Mad Cow Didn't Kill Marin Woman: Officials

It was Creutzfeldt-Jakob.

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    A Marin County resident recently died of a rare brain illness  known as Creutzfeldt-Jakob disease, but it is not the form of the disease commonly called mad cow disease, a county health official said today.

    "In the last 24 hours, we received information from a lab analysis  of tissue samples from the deceased that rules out mad cow disease," Dr.  Craig Lindquist, Marin County's interim public health officer, said this  morning.

    "It appears to be a rare, one-in-a-million form of Creutzfeldt-Jakob disease. It's not from eating beef. It's not contagious or  spread by intimate contact or transmissible by common contact," Lindquist  said.

    A Marin County physician recently notified the California Department of Public Health of two suspected cases of Creutzfeldt-Jakob  disease, Lindquist said. State public health officials then notified the  Marin County Division of Public Health Services on Friday, Lindquist said.

    The other Marin County resident with the suspected case is still alive, and a definitive diagnosis is not possible, Lindquist said.

    "We have to examine the brain tissue post-mortem," Lindquist said.

    He said he cannot identify the two residents or say when the death occurred.

    "It was recently," he said.

    There are two forms of Creutzfeldt-Jakob disease, according to the  Centers for Disease Control and Prevention.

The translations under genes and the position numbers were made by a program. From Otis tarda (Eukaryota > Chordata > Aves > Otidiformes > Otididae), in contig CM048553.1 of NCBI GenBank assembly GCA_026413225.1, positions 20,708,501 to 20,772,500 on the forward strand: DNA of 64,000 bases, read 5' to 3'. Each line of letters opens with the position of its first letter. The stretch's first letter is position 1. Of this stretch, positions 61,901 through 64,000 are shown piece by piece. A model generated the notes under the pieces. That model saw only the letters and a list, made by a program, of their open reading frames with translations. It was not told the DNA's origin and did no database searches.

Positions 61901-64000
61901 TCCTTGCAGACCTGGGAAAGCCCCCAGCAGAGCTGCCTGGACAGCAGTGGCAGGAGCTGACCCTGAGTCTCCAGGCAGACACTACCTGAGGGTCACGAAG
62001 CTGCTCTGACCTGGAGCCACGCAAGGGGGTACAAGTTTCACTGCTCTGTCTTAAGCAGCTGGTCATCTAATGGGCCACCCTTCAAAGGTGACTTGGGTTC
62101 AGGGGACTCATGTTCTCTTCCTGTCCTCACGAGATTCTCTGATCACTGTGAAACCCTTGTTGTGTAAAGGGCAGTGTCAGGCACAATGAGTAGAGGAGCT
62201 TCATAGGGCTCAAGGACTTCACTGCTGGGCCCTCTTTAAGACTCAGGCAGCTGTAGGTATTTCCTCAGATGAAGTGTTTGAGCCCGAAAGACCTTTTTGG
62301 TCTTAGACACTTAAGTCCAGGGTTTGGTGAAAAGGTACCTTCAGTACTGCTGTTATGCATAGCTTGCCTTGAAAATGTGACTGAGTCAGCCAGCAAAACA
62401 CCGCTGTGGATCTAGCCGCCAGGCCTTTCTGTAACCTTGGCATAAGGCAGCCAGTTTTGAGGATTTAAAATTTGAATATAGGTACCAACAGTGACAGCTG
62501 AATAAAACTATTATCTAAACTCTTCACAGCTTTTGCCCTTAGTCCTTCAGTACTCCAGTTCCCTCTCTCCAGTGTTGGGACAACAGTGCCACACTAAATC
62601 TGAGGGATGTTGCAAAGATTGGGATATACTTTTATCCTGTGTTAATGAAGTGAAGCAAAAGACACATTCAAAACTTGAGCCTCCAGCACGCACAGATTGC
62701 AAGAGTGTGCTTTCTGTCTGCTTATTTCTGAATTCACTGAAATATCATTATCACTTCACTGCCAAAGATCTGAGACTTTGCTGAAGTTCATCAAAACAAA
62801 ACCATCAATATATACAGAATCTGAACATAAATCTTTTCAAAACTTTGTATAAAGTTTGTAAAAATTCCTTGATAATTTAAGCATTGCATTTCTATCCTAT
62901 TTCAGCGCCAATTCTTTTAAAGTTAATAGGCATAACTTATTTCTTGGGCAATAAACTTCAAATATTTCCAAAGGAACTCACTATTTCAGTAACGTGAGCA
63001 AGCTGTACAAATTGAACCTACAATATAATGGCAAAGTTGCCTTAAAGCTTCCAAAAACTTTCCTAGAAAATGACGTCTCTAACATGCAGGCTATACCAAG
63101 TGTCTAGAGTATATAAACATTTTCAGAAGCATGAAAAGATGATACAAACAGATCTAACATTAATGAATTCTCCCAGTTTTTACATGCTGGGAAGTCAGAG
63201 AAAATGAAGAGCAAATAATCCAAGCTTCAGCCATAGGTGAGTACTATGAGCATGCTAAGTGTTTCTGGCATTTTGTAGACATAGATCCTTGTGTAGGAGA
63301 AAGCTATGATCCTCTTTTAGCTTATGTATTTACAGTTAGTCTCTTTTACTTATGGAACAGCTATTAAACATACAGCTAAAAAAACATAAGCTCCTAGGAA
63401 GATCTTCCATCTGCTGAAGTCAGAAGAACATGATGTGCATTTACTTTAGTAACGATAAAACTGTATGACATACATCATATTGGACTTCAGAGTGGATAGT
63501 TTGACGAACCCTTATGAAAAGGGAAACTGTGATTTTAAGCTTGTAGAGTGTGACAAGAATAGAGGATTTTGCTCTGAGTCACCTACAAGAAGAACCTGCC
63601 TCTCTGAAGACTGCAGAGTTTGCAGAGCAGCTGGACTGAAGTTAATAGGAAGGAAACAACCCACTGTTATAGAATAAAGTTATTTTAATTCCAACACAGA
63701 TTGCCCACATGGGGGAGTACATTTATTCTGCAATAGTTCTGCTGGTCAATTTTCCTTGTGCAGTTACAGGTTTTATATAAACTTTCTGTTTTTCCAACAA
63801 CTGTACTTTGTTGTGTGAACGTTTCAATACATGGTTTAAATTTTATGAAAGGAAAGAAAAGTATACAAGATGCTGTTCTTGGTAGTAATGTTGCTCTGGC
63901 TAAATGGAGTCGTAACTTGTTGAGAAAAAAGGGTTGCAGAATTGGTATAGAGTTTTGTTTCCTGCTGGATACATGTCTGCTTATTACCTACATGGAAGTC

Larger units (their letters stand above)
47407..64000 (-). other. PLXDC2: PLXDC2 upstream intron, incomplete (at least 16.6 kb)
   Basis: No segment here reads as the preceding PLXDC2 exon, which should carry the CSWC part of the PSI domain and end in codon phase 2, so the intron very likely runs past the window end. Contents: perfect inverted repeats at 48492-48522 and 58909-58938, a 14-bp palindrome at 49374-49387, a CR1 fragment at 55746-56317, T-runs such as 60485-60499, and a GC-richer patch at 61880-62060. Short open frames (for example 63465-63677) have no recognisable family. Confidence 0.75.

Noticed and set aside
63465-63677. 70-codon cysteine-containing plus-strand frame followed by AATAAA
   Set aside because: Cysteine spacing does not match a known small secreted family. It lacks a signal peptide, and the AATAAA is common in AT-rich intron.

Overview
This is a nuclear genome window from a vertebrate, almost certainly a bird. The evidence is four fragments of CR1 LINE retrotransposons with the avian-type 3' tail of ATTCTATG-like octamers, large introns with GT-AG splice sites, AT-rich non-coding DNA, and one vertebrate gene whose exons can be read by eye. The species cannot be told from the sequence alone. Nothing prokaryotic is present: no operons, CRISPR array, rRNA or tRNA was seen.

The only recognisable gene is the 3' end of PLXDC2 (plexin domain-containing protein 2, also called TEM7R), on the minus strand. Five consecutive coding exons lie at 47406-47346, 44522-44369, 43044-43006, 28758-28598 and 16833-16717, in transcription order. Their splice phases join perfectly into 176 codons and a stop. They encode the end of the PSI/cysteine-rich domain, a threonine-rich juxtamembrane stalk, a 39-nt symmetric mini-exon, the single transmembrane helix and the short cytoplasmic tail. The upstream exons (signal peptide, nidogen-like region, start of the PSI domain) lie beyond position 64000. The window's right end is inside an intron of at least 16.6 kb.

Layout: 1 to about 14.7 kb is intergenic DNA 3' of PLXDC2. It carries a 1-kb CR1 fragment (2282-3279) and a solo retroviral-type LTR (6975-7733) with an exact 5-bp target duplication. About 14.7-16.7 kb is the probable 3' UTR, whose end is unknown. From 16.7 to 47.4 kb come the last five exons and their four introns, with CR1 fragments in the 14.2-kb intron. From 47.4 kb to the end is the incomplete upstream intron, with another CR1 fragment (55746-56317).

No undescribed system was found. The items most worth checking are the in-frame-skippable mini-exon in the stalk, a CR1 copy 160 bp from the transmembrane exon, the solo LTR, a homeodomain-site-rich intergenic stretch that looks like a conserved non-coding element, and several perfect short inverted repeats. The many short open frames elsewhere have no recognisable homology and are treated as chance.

"Classic CJD" is a human prion, or abnormal protein disease. It is  rapidly progressive, with death occurring within one year of the outset of  the illness, according to the CDCP. There is one case per million people  worldwide per year, and there have been known cases since the early 1920s,  according to the CDC.

    It is caused by the spontaneous transformation of normal prion  proteins into abnormal prions, according to the agency.

    It is not related to a variant form of Creutzfeldt-Jakob disease  known as "mad cow disease", or bovine spongiform encephalopathy (BSE), a  progressive neurological disorder of cattle that become infected with a  transmissible prion in the meat and bone meal they are fed, according to the  CDC. Humans, in turn, contract the disease by eating the meat of infected  cattle.

    BSE spread among cattle in Great Britain and peaked with almost  1,000 cases a week in 1993, according to the CDCP. Through the end of 2010,  more than 145,500 cases were confirmed among more than 35,000 herds.

    Lindquist said there is no link between the two Creutzfeldt-Jakob  cases in Marin County, and it is not clear which form of the disease is  afflicting the living victim.

    "There is no threat or danger. Beef is very safe to eat,"  Lindquist said.